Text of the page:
Harry F. Magnuson, 85, a 40-year member of Gonzaga University’s first modern Board of Trustees, who served five years as its chair, and whose legendary philanthropy saved Gonzaga from closing in the early 1970s, died Saturday night (Jan. 24) at Sacred Heart Medical Center in Spokane.
Harry F. Magnuson
Magnuson, a native of Wallace, Idaho, whose long affiliation with Gonzaga began in 1967 as a member of the Board of Regents, died of cardiac arrest after being admitted to the hospital for pneumonia. The funeral was at 11 a.m., Thursday, Jan. 29 at St. Aloysius Church on the Gonzaga campus with reception to follow at Cataldo Hall, located across a courtyard, northeast from the church.
In a 2003 article in a Gonzaga University alumni publication, former Gonzaga President Rev. Bernard J. Coughlin, S.J., wrote about the time Magnuson personally guaranteed Gonzaga’s credit. Gonzaga’s bank credit was exhausted and its doors would close at semester’s end. “You can’t do that to Gonzaga University,” Magnuson told the bank’s chair. And Magnuson proceeded to personally guarantee, with his own assets, the credit of the University and kept its doors open.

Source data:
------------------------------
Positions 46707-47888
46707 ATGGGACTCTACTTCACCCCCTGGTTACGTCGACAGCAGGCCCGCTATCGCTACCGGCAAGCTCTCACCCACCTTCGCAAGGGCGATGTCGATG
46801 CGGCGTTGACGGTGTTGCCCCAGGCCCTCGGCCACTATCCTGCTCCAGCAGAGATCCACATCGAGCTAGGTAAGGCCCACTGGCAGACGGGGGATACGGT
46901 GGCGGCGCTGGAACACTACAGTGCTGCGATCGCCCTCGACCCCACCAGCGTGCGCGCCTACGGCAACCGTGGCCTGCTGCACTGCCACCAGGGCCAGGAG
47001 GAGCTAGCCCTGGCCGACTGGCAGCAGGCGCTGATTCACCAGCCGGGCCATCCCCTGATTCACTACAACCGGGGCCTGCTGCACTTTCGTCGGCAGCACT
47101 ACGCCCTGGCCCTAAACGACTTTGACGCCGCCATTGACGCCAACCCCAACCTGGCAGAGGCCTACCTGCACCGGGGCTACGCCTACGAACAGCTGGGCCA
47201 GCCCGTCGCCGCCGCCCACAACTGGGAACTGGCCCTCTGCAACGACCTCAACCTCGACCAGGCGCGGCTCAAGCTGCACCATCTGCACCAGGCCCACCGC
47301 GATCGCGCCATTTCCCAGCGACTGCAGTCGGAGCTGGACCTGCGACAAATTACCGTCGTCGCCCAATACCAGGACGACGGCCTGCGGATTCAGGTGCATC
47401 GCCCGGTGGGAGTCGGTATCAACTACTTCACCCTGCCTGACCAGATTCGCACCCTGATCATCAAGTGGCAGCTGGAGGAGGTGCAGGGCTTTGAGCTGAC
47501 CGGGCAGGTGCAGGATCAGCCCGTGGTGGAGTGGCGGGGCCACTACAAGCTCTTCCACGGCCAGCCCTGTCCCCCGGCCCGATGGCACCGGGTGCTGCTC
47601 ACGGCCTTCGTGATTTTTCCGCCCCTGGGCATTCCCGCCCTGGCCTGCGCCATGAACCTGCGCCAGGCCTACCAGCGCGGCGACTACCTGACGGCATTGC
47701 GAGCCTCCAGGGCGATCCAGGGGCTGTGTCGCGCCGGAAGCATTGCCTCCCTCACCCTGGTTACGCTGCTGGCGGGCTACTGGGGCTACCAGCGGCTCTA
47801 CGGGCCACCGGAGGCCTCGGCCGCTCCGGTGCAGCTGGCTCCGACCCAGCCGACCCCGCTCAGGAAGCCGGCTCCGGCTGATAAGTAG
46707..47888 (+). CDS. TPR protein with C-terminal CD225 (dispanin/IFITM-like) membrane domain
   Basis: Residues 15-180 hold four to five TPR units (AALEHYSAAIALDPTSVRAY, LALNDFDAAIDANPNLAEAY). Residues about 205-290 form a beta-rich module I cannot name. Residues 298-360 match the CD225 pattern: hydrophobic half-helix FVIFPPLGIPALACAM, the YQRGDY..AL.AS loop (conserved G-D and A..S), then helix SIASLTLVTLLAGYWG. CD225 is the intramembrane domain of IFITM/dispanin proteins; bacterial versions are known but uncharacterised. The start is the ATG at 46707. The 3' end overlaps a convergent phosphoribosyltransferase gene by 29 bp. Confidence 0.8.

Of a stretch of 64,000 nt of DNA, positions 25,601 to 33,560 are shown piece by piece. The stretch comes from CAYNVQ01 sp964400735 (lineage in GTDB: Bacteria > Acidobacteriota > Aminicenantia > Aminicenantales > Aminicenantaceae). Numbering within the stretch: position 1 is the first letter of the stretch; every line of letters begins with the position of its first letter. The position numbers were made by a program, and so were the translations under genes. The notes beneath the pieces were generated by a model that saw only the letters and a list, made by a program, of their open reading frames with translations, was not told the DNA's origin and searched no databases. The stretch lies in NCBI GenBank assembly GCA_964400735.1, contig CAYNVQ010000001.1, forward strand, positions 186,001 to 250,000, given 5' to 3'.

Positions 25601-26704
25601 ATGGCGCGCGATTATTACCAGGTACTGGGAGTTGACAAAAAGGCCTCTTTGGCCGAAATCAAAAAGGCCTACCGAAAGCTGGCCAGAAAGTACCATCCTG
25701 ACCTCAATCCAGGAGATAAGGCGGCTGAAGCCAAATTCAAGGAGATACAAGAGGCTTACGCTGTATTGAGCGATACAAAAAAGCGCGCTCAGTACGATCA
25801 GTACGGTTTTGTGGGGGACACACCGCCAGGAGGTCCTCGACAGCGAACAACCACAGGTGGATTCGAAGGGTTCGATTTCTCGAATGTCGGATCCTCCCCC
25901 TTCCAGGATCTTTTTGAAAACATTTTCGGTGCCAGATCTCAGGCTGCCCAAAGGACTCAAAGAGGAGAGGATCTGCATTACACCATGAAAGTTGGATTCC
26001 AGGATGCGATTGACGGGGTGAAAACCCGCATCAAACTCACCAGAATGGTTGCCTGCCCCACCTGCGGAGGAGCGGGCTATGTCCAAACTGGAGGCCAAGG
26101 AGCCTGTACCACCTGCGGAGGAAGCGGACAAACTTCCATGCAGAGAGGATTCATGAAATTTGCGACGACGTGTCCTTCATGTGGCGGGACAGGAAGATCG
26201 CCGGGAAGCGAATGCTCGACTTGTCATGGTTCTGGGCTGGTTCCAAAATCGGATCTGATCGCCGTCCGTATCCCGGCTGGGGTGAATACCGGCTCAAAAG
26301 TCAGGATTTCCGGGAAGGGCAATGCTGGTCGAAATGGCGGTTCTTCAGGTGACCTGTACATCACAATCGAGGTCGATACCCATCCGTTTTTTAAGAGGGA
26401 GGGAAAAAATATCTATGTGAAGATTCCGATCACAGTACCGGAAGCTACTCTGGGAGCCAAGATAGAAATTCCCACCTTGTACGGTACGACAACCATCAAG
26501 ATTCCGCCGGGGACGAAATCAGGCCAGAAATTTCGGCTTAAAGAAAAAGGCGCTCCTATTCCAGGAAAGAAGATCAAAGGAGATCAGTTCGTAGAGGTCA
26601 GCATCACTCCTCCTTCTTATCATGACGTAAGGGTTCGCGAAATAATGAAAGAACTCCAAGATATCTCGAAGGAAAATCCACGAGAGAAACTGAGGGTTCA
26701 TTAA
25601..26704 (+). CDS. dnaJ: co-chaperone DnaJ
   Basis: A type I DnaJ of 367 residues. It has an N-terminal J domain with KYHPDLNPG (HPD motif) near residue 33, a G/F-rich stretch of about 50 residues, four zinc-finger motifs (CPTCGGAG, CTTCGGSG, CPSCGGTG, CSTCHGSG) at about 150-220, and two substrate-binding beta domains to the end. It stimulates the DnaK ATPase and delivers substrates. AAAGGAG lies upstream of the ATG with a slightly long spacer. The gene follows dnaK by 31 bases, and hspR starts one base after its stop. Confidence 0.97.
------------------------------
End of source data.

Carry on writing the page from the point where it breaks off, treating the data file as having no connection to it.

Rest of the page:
Magnuson graduated from the University of Idaho and earned an MBA from the Harvard Graduate School of Business Administration. He received many honors but two he especially cherished were an honorary Doctor of Laws degree from Gonzaga University in 1984 and an honorary Doctor of Administrative Sciences degree from the University of Idaho in 1989.
Magnuson’s sharp investments in North Idaho mining operations placed him among Idaho’s titans of philanthropy and business. His longtime friend and former Idaho Gov. Cecil Andrus called Magnuson a “giant” who left an incredible legacy of giving back to the community, the state and the region.
"There would not be on the map today a city called Wallace, Idaho, if it wasn't for Harry Magnuson," Andrus told the Associated Press. "He made absolutely certain that city did not disappear."
In December, Gonzaga dedicated the Harry and Colleen Magnuson Theatre in gratitude for the couple’s gift to renovate the theater. He served in the U.S. Navy from 1943 to 1946 and is survived by wife, Colleen, three sons, two daughters and nine grandchildren.